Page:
Manual texting is now a crucial tool for political campaigns to reach younger voters and turn out supporters on Election Day, Virginia Public Radio reports.
Victory in Virginia
Democrats up and down the Virginia ballot came away victorious this year, partially due to a sweeping GOTV texting effort by campaigns and outside groups alike. Ralph Northam’s campaign alone sent 1.4 million texts to supporters and likely voters.
These texts provide voters with persuasive messages, polling locations, and can also link to digital content or calendar invites to automatically remind them to vote. Because voters have the ability to text back, campaigns can start one-on-one conversations with voters to discuss the election and why it’s important to vote.
Texting = Engagement
Brad Komar, Northam’s campaign manager, told Virginia Public Radio, “What you need in a good get out the vote tool or tactic is engagement. It’s not passive. It’s active. You need to have a conversation with people. You need to engage them so that they care enough to go and vote on Election Day. Well the beautiful thing about texting is that it’s not mass. It’s individualized.”
Texting helped Democrats win the governor’s mansion, other statewide races, and even House of Delegates seats in reliably red areas. It allows campaigns to take a more active approach in reaching voters with individualized messages instead of expensive, one-size-fits-all TV ads.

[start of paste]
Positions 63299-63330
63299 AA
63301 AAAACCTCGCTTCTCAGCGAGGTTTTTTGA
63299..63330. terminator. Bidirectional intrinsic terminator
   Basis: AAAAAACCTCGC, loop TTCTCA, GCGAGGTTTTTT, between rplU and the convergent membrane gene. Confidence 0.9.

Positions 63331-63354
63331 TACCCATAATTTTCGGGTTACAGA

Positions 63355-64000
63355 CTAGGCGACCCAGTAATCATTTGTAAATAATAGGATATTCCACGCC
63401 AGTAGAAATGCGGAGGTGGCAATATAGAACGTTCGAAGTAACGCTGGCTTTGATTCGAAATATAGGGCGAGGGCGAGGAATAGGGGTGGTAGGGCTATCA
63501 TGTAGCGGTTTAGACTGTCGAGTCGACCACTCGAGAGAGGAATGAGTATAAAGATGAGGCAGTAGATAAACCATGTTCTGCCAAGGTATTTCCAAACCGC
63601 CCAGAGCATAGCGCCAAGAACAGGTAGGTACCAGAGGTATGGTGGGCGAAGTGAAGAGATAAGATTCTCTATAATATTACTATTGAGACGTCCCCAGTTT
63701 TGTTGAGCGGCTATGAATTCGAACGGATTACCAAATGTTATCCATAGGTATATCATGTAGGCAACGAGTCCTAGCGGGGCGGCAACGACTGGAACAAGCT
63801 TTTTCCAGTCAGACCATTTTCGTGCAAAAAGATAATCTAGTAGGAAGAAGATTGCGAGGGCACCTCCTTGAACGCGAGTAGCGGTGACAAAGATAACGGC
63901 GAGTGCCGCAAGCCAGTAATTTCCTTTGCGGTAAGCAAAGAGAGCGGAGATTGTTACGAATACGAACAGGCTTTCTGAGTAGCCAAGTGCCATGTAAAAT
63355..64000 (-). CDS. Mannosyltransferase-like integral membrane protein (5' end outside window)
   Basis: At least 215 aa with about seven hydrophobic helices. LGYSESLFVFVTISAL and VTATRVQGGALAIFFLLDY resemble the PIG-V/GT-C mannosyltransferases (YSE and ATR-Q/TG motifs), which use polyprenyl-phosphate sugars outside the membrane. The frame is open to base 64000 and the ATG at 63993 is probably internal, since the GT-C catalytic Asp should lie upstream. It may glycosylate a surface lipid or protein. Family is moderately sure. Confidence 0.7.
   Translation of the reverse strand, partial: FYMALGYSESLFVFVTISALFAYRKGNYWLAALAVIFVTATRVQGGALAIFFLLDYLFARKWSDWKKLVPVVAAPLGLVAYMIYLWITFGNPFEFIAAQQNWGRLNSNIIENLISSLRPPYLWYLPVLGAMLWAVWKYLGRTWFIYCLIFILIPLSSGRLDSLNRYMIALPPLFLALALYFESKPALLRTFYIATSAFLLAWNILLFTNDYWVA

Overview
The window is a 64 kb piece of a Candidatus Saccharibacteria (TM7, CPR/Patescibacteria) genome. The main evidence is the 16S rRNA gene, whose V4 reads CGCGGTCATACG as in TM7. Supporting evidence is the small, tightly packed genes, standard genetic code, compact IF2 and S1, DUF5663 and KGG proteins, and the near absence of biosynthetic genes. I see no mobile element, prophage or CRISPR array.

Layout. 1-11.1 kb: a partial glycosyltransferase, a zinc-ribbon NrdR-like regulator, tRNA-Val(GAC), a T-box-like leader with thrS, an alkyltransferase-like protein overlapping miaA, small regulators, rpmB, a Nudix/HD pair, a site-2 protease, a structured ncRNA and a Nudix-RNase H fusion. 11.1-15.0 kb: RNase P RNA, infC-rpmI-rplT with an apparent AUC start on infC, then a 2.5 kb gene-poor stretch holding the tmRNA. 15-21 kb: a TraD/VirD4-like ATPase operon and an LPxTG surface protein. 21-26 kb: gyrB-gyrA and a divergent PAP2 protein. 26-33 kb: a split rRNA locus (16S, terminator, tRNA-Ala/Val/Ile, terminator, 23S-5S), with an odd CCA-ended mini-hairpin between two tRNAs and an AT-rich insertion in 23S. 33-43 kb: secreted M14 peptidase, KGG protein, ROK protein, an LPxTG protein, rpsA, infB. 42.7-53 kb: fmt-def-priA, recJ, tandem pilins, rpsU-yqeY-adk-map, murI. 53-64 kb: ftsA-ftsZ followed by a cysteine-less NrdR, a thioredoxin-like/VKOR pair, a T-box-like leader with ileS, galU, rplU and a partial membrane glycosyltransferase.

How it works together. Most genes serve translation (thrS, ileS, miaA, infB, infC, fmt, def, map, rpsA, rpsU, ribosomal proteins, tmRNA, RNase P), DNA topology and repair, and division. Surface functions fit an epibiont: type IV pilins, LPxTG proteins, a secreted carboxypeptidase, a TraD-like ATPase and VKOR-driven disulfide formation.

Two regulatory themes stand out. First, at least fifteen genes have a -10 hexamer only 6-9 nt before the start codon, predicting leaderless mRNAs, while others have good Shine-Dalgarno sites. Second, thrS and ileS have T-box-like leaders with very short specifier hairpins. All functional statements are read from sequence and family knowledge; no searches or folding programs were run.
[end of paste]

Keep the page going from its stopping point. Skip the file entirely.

Texting Across the Country
But it’s not just Virginia where manual texting made a difference. Stones’ Phones helped local campaigns across the country run texting programs, delivering messages straight to any voter’s pocket.
In Cincinnati, City Councilmember P.G. Sittenfeld used texting to deliver short videos to targeted audiences, coming out as the top vote-getter in his at-large race. In Portland, Stones’ Phones helped the Portland Community College pass a bond renewal measure with a robust texting program to over 40,000 people. The measure easily passed, and manual texting alone boosted voter turnout by up to 1.6%.
Lisa Middleton, running in Palm Springs, became California’s first openly transgender elected official when she won a seat on the city council. Stones’ helped the campaign use volunteer-based manual texting app TenMoreVotes to push out thousands of text messages with a small team of just 8 volunteers.
As Quentin Kidd of Christopher Newport University told Virginia Public Radio, “[T]his is going to be a primary way that campaigns encourage people to get out the vote in the future.”